Scrap cash altogether, says Bank of England’s chief economist – FT.com

The Bank of England in Threadneedle Street, Lo...

The Bank of England in Threadneedle Street, London. Deutsch: Sitz der Bank von England in der Londoner Threadneedle Street. (Photo credit: Wikipedia)

According to this important article from the FT, having already cast paper notes aside in favour of plastic, the Bank of England’s chief economist has proposed getting rid of cash altogether. But the FT argues that the idea of abandoning a system that has been with us for centuries in favour of a government-backed digital currency will seem a step too far.

Source: Scrap cash altogether, says Bank of England’s chief economist – FT.com

A cashless society would have some interesting implications from crime and taxation. But ultimately if an elderly lady wants to keep her savings in cash under her matress that’s her right?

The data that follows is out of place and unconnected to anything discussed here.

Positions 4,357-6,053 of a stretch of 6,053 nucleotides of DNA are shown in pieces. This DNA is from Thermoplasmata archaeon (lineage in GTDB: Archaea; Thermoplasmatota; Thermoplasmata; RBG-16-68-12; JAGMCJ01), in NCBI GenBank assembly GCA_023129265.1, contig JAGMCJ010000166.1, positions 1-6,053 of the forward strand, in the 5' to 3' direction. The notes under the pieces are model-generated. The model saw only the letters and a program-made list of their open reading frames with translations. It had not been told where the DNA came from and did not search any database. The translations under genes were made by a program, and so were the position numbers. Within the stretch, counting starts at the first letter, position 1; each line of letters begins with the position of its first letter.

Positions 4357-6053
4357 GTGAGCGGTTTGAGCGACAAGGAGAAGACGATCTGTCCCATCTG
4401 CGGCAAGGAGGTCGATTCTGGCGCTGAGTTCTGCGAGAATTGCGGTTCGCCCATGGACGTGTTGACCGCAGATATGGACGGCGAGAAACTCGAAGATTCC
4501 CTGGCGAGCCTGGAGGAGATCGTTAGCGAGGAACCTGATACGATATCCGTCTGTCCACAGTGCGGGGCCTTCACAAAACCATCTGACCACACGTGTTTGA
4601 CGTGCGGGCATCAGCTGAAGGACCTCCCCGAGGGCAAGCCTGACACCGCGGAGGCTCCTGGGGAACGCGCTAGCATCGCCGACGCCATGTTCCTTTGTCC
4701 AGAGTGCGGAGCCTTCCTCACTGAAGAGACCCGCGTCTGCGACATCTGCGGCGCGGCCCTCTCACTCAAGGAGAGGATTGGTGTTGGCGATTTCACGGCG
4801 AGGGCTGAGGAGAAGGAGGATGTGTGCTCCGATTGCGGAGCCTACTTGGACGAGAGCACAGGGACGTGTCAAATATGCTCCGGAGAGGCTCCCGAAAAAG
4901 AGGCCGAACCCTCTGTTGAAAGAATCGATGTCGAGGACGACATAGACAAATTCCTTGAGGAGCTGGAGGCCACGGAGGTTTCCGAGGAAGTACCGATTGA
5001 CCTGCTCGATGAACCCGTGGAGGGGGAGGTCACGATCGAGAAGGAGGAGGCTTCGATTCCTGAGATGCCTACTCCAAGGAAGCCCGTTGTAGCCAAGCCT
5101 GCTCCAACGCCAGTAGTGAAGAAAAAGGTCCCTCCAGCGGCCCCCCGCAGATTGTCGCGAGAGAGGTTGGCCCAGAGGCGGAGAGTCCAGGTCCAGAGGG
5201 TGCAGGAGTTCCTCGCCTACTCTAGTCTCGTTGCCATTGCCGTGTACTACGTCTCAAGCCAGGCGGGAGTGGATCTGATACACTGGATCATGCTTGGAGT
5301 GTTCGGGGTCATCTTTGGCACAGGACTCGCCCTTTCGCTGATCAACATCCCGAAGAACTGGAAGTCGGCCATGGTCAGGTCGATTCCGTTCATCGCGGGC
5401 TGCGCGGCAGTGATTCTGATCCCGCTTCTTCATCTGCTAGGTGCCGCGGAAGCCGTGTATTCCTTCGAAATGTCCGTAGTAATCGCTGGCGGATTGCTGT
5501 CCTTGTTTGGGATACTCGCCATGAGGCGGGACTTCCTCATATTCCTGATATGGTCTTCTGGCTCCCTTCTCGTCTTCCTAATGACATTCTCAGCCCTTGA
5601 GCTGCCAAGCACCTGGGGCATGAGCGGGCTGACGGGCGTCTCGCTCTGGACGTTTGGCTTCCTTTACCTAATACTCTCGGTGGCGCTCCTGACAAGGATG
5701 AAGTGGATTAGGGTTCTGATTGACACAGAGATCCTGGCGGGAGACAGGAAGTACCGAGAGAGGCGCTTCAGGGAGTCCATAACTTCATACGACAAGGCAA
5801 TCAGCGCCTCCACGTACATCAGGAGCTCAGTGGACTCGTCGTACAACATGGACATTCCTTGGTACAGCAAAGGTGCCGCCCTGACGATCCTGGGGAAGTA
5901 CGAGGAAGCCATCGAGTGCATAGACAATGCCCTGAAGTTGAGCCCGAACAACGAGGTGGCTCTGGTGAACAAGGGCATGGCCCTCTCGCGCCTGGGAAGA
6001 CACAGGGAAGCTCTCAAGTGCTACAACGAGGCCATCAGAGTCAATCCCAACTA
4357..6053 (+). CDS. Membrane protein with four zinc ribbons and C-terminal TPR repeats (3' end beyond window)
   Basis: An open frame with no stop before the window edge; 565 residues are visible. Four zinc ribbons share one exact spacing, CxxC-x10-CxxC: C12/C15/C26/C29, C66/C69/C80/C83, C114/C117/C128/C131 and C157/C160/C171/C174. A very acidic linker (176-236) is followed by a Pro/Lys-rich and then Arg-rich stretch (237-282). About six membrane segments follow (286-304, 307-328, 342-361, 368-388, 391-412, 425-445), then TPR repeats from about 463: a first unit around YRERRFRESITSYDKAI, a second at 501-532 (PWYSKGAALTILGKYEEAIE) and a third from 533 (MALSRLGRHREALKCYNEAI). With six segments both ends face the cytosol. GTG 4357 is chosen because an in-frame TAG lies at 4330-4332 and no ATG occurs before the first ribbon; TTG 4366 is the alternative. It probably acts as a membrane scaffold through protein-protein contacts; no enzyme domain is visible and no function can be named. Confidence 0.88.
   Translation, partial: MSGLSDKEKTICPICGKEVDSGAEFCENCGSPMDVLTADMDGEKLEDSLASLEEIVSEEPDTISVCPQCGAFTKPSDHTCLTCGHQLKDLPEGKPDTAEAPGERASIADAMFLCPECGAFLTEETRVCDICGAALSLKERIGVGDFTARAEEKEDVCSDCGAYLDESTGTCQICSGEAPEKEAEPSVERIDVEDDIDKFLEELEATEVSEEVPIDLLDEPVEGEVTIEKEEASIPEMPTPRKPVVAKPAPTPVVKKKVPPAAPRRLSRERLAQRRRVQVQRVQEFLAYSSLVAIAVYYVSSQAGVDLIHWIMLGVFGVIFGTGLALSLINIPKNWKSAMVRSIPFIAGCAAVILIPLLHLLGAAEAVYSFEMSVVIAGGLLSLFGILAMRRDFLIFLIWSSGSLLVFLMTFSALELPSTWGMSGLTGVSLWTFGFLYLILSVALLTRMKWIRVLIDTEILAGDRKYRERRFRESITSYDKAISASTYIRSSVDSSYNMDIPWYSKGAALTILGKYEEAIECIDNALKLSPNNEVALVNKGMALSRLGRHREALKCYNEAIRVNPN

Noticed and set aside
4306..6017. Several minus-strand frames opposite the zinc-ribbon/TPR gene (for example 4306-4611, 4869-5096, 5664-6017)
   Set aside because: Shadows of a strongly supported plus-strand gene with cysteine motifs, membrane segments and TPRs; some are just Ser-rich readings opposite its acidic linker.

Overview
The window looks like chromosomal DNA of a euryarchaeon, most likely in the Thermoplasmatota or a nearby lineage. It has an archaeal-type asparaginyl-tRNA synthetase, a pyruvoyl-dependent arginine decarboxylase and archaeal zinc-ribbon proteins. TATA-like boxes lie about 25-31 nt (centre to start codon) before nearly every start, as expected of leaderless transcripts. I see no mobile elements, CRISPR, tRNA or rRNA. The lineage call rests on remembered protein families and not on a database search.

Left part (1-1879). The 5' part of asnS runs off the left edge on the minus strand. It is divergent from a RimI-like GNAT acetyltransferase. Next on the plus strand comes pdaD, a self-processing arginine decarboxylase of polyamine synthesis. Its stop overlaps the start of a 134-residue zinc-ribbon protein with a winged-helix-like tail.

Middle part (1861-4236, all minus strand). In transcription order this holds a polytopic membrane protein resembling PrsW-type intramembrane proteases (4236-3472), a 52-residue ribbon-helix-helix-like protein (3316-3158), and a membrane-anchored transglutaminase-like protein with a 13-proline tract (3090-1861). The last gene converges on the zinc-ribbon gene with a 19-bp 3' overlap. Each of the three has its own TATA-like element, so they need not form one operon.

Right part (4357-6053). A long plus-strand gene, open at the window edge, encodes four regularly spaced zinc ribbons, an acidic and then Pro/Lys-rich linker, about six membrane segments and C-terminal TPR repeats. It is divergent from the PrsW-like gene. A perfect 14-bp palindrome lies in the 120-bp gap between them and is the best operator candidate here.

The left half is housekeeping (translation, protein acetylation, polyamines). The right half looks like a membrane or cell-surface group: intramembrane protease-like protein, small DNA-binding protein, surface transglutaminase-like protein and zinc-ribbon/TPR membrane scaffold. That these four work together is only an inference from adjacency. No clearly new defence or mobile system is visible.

Thoughts?

Europe takes action to help 12 million long-term unemployed get back to work – Employment, Social Affairs & Inclusion – European Commission

European flag outside the Commission

European flag outside the Commission (Photo credit: Wikipedia)

According to this publication from the European Commission, it has proposed guidance today to Member States to better help long-term unemployed return to work.

Source: Europe takes action to help 12 million long-term unemployed get back to work – Employment, Social Affairs & Inclusion – European Commission

I am amazed at this simplistic initiative from the European Commission.

Most economists will argue that the European Commission’s economic policies have precipitated the massive rise in unemployment in Europe, especially Southern Europe. Economic demand has been constrained because of fiscal policies and the absence of investment.

The current proposals from the European Commission seem to have been dreamt up in a fish-bowl detached from reality.

A strategic approach is required, looking at industries, technology, global competion, education, skills, the public sector and social policies. It’s not a supply challenge, it’s demand related. Also increasing immigration flood gates will not help the long-term unemployed in Europe.

Thoughts?